March 1, 2017
Leo Records CD LR 763
Barefoot Records BFRECO 45 CD
Like Paris in its 1920s literary heyday for authors, 21st Century Berlin continues to attract improvising musicians from all over. One of them is Ribe, Denmark-born double bassist Adam Pultz Melbye, involved with many ensembles in the German capital. His adaptation to the scene is showcased on these CDs, which also demonstrate how that by altering one part of a structure, like adding strands of DNA to a template, the result barely resembles the initial product. Coordinated among the bassist, Dane Christian Windfeld, playing snare drum and objects and American-in-Berlin, Chris Heenan on contrabass clarinet, Flamingo is a leisurely microtonal stroll. Yet with almost the same instrumental line-up – Melbye, veteran Berlin bass clarinetist Rudi Mahall and German drummer Christian Lillinger –Rotozaza hews closer to Free Jazz, markedly aided by the contributions of Köln-based guitarist Nicola L. Hein.
Nonetheless ascribing the luculent performances to the guitarist, who has also worked with the likes of Matthias Müller and Axel Dörner, is like saying George Harrison was the Beatles’ spark plug. Kinetic incantations also characterize the playing of Mahall, who has worked up a reputation alongside everyone from Alexander von Schlippenbach and Dörner to Lillinger, one of Germany’s most in-demand percussionists, whose co-op trio was originally called Hyperactive Kid. That’s hyperactive not hyperbolic though. Throughout the CD’s seven tracks, the drummer avoids excessive volume and technical excess to slap, shuffle and sting beats and textures.
A piece such as “Engel Mit Schutzanzügen” maintains a meditative stance despite irregular percussion jangles, strident reed vibrations and gyrating guitar licks. Glued linearly by bowed double bass continuum, Mahall’s magpie-like chattering and Hein’s string variants provide decorative variations until their timbres cohesively dovetail alongside Melbye’s. In another display Lillinger functions like the circus percussionist building up excitement for an aerial act. His constant beat is a reminder of the safety net available for the aerial tumblers consisting of the clarinetist quickening his shrilling from mid-range to altissimo split tones and the guitarist knob twirling and distorting twangs into ever more strident turbulence. Working from the equivalent of scene-setting dress rehearsals to full out musical theatre-like pageants, the four function as if they’re a close knit method acting company, using techniques ranging from string snaps and downshifting drum beats to yapping reed tremolo and rhythmic distortion to highlight their collective ability to play any parts. Taking on the dual comedy and tragedy masks, the members of Rotozaza can also emphasize acoustic fellowship and electronic expansion. Skillfully the unfolding of a piece can be a detail-obsessed as examining the qualities of a single pearl or as comprehensive as using different techniques from each instrument to display the profound colors, weight and firmness of every jewel in a necklace.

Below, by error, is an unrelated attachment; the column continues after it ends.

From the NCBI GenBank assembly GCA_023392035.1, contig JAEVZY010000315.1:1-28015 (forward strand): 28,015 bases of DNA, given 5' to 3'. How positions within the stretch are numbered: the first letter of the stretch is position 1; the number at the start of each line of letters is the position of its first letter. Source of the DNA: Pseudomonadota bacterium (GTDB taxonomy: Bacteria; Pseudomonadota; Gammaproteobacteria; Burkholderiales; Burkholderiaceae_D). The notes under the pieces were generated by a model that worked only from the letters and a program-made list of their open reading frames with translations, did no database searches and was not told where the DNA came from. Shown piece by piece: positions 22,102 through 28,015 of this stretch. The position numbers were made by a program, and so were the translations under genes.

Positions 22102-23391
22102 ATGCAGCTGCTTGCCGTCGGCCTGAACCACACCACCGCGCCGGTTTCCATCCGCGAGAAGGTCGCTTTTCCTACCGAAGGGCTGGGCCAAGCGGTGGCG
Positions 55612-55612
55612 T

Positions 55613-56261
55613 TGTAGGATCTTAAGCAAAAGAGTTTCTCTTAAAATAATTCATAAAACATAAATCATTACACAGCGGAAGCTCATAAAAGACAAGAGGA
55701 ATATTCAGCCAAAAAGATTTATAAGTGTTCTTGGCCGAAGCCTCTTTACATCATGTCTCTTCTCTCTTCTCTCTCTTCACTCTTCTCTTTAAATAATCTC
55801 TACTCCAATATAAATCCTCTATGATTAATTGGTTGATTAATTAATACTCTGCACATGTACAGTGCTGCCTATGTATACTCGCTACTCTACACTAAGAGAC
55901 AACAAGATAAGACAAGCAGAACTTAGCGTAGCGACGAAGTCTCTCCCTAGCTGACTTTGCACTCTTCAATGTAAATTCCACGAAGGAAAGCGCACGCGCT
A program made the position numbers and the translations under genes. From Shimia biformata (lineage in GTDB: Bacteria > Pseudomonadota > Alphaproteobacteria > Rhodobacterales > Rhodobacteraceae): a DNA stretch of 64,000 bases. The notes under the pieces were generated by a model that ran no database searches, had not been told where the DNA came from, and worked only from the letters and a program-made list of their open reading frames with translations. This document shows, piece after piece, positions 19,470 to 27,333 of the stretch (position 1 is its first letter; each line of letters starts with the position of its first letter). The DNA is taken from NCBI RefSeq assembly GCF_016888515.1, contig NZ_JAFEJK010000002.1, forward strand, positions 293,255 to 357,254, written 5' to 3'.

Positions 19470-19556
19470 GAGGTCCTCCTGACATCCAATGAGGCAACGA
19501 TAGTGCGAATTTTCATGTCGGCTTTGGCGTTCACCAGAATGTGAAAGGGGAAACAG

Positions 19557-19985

The other CD is more like viewing an unset stone in its natural brilliance. With Windfeld, Melbye and Heenan committed to reductionist timbres, the interface is rougher and more linear. But the significance is how the trio’s tonal buffering brings out multiple facets of the five tunes. As invested in silence as well as sound, one of the trio’s timbral strategies involves the clarinet pushing out a near horizontal line until the bassist’s and the drummer’s contrapuntal buzzing and clanking augment the tone colors as far as the finale.
Notwithstanding the potential limitation of low-key interaction, the three constantly move past insectile rubs and flourishes. “Attention Filter” for instance affiliates string scrubs and drum clatters into an undercurrent of crackles beneath a heart beat approximation captured by a monitor. “Stepchild of Living languages” is Heenan at his most affecting with consistent basso tones and whistling snarls organized to challenge harsh spiccato bass lines, as the drummer uses so-called objects to create outer space-like electronic sprawl. These pseudo-electronic rustles and crimps come into play on the extended “Horizonal Fold” (sic). Expressive in both the coloratura and chalumeau registers, the reedist varies his tongue flutters and bites to sync with Melbye’s string rolling and reverberating slaps in articulating a tall tale of creative low pitches.
As long as CDs such as these appear, with Melbye and company in residence, Berlin’s current reputation as a centre of musical creativity will be maintained.
Track Listing: Zero: 1. Anwendung Herzstärkender Mitte 2. Der Hammer Als Hammer 3. Engel Mit Schutzanzügen 4. Körper Aus Vakuum Masse 5. Innere Minuslandschaften 6. Zeichen Sind Wir, Deutungslos... 7. Gestell
Personnel: Zero: Rudi Mahall (bass clarinet); Nicola L. Hein (guitar); Adam Pultz Melbye (bass) and Christian Lillinger (drums
Track Listing: Flamingo: 1. Life is nothing but Trading Smells 2. Stepchild of Living languages 3. The Void Beneath 4. 4. Horizonal Fold 5. Attention Filter
Personnel: Flamingo: Chris Heenan (contrabass clarinet); Adam Pultz Melbye (bass) and Christian Windfeld (snare drum and objects)